Tuesday, July 25, 2017

Changing the world

"It's human nature to justify and explain why loving parents did what they did to us. It's also human nature to try to do better for our children than our parents did for us. So those two things together create a tension (like cables on a bridge, holding it in place) that keeps the world from changing so quickly that it's unrecognizeable, but keeps it improving."
—Sandra Dodd

The quote was saved and shared by Susan May on facebook,
from a comment I wrote on a blogpost: "I turned out fine"
photo by Shonna Morgan

Monday, July 24, 2017

Ate, played, ate, played...

I think it should be “Woke up, got dressed, ate, played, ate, played, etc.”...

If this seems wrong, try this experiment: Keep your child from learning anything for a few days. Make sure that from the first waking moment there is nothing learned, no new material, no original thoughts to ponder, etc. The only problem is that you would have to keep the children from playing, talking, reading, cleaning or repairing anything, etc.
from something I wrote in 1992, newly here: SandraDodd.com/structure
photo by Sandra Dodd

Sunday, July 23, 2017

Joyous and hopeful

"I don't remember when I first read Sandra's writings but I do remember what I felt when I first read them. Hopeful, inspired, hungry....

"She has this big idea that the lives of children can be joyous and hopeful and that's a remarkable thing."
Request for Assistance 2017
photo by Janine Davies, this week
words by Deb Lewis, long ago

Saturday, July 22, 2017

Helping someone get going

If you're trying to help push someone's car and it's not going anywhere, sometimes pushing harder helps. Occasionally, though, you just have to  photo DSC09504.jpgsay, "Is it in neutral or not?" If they say, "No, it's in first gear, push harder," what are you going to say? You stop pushing and say "You have to put it in neutral first."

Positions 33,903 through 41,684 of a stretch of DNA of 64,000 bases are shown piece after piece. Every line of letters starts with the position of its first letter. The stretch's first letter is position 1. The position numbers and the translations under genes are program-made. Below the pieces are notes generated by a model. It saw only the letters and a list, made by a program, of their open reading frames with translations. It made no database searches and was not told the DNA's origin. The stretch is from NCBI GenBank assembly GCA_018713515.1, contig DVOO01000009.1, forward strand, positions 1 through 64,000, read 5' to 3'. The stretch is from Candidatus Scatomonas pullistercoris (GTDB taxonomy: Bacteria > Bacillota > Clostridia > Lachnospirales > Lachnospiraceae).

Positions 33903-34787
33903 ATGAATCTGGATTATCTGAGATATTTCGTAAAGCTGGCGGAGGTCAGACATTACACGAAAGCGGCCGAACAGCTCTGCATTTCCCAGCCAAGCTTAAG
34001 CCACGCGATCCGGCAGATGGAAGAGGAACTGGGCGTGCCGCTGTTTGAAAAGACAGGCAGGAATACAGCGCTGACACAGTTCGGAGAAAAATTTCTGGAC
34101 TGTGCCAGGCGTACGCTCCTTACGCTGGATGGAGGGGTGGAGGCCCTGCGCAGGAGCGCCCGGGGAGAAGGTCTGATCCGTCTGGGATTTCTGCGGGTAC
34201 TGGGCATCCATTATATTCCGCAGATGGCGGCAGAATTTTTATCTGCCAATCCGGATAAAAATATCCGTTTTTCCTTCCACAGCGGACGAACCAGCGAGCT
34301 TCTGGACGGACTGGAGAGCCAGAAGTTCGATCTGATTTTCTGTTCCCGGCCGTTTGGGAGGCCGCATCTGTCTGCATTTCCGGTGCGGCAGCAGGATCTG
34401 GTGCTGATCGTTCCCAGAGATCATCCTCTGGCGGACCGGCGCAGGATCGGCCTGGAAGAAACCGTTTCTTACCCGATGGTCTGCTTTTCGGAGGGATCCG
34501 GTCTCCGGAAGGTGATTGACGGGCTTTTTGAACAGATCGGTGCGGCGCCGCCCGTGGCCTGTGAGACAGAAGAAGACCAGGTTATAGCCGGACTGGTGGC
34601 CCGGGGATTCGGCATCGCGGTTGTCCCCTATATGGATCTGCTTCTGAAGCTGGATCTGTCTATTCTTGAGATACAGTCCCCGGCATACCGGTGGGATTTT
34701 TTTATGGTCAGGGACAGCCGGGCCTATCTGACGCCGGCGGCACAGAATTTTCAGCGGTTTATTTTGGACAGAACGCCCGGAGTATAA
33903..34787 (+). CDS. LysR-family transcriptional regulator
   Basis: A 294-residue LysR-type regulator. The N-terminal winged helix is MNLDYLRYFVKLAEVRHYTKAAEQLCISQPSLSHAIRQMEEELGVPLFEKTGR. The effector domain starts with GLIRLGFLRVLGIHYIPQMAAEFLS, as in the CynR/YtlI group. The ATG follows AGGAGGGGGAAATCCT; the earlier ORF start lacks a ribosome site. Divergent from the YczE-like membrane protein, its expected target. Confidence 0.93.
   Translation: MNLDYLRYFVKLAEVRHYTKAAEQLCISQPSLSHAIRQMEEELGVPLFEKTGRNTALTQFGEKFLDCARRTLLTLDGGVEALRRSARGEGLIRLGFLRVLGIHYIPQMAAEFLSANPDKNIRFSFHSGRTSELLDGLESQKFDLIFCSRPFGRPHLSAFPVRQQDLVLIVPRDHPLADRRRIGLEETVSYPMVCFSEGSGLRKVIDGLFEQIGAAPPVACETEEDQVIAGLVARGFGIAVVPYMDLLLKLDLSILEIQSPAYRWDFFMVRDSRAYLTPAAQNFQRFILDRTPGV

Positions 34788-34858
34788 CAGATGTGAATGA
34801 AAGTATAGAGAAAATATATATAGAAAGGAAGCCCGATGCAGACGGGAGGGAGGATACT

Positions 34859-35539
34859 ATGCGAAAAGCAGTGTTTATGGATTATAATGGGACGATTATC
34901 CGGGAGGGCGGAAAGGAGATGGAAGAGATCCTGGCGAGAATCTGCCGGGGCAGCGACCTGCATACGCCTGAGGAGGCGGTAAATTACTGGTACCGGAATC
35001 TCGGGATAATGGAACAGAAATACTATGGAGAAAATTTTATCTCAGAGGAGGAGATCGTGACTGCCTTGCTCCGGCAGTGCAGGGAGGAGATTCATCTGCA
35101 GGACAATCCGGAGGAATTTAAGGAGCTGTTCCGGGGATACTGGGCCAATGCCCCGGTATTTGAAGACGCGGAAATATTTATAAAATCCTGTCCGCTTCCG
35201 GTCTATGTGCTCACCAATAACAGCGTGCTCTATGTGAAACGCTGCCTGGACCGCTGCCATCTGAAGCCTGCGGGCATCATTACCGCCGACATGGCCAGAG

So before anyone can enjoy the benefits of unschooling they have to "put it in neutral." They have to take off the emergency brake. Otherwise the car won't move. Too many people say "We tried pushing the car, it didn't move, we bought a new one. Pushing cars never works."

An analogy from 1997, with notes on the "have to" parts here:
photo by Sandra Dodd

Friday, July 21, 2017

Flow far and near

 photo GailHigginsWaterfall.jpgLet your thoughts wander far and near. Let connections flow.
Nicest History and Review Ever
photo by Gail Higgins

Thursday, July 20, 2017

All the sugar

If a child has "all the sugar he wants" when he's little, I'm pretty certain that his total will be smaller over the course of his life than someone who is deprived and measured and shamed.

 photo chase_at_the_beach.jpg
The quote is from SandraDodd.com/chats/bigbook/pages_162-174_food
but this might be a better next read: Natural Balance
photo by Celeste Burke

Tuesday, July 18, 2017

Relationships are better

 photo MeganValnesEurope3.jpg "I wish I had known about unschooling from the start, and never done anything else.

"The net effect is (with unschooling), we're all happier. We're less stressed. We have our own schedule - or lack of schedule - not one imposed on us by school, or even homeschooling. The kids' relationship with their dad is better. MY relationship with their dad is better."
A now-anonymous part of the collection "If Only I'd Started Sooner..."
photo by Megan Valnes

Too far, too fast